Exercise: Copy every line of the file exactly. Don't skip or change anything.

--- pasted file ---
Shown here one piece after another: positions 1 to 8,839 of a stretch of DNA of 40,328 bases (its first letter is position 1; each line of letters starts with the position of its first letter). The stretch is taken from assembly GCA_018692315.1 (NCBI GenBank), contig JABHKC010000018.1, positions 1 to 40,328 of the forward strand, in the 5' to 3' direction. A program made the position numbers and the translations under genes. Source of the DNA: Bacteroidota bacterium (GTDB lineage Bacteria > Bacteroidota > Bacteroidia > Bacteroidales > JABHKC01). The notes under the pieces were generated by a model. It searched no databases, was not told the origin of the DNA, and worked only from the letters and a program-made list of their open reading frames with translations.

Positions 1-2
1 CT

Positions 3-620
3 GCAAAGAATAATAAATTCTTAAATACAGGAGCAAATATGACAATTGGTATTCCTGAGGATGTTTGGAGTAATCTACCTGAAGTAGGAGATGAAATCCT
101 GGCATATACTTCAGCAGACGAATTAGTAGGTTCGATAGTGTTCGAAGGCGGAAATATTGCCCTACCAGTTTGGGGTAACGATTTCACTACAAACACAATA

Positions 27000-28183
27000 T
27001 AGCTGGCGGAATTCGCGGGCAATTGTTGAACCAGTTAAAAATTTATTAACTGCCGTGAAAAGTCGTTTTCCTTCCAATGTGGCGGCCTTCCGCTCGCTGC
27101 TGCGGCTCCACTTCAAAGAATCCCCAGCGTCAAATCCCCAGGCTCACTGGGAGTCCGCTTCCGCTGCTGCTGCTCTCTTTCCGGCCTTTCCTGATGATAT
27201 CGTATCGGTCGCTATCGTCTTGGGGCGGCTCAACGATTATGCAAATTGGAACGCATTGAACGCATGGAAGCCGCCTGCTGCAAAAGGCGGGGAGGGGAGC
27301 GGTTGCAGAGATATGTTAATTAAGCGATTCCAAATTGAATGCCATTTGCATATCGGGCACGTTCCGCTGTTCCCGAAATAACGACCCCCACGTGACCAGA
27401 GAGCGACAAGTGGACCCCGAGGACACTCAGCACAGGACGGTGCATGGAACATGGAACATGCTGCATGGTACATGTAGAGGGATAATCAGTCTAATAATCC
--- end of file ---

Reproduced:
Shown here one piece after another: positions 1 to 8,839 of a stretch of DNA of 40,328 bases (its first letter is position 1; each line of letters starts with the position of its first letter). The stretch is taken from assembly GCA_018692315.1 (NCBI GenBank), contig JABHKC010000018.1, positions 1 to 40,328 of the forward strand, in the 5' to 3' direction. A program made the position numbers and the translations under genes. Source of the DNA: Bacteroidota bacterium (GTDB lineage Bacteria > Bacteroidota > Bacteroidia > Bacteroidales > JABHKC01). The notes under the pieces were generated by a model. It searched no databases, was not told the origin of the DNA, and worked only from the letters and a program-made list of their open reading frames with translations.

Positions 1-2
1 CT

Positions 3-620
3 GCAAAGAATAATAAATTCTTAAATACAGGAGCAAATATGACAATTGGTATTCCTGAGGATGTTTGGAGTAATCTACCTGAAGTAGGAGATGAAATCCT
101 GGCATATACTTCAGCAGACGAATTAGTAGGTTCGATAGTGTTCGAAGGCGGAAATATTGCCCTACCAGTTTGGGGTAACGATTTCACTACAAACACAATA

Positions 27000-28183
27000 T
27001 AGCTGGCGGAATTCGCGGGCAATTGTTGAACCAGTTAAAAATTTATTAACTGCCGTGAAAAGTCGTTTTCCTTCCAATGTGGCGGCCTTCCGCTCGCTGC
27101 TGCGGCTCCACTTCAAAGAATCCCCAGCGTCAAATCCCCAGGCTCACTGGGAGTCCGCTTCCGCTGCTGCTGCTCTCTTTCCGGCCTTTCCTGATGATAT
27201 CGTATCGGTCGCTATCGTCTTGGGGCGGCTCAACGATTATGCAAATTGGAACGCATTGAACGCATGGAAGCCGCCTGCTGCAAAAGGCGGGGAGGGGAGC
27301 GGTTGCAGAGATATGTTAATTAAGCGATTCCAAATTGAATGCCATTTGCATATCGGGCACGTTCCGCTGTTCCCGAAATAACGACCCCCACGTGACCAGA
27401 GAGCGACAAGTGGACCCCGAGGACACTCAGCACAGGACGGTGCATGGAACATGGAACATGCTGCATGGTACATGTAGAGGGATAATCAGTCTAATAATCC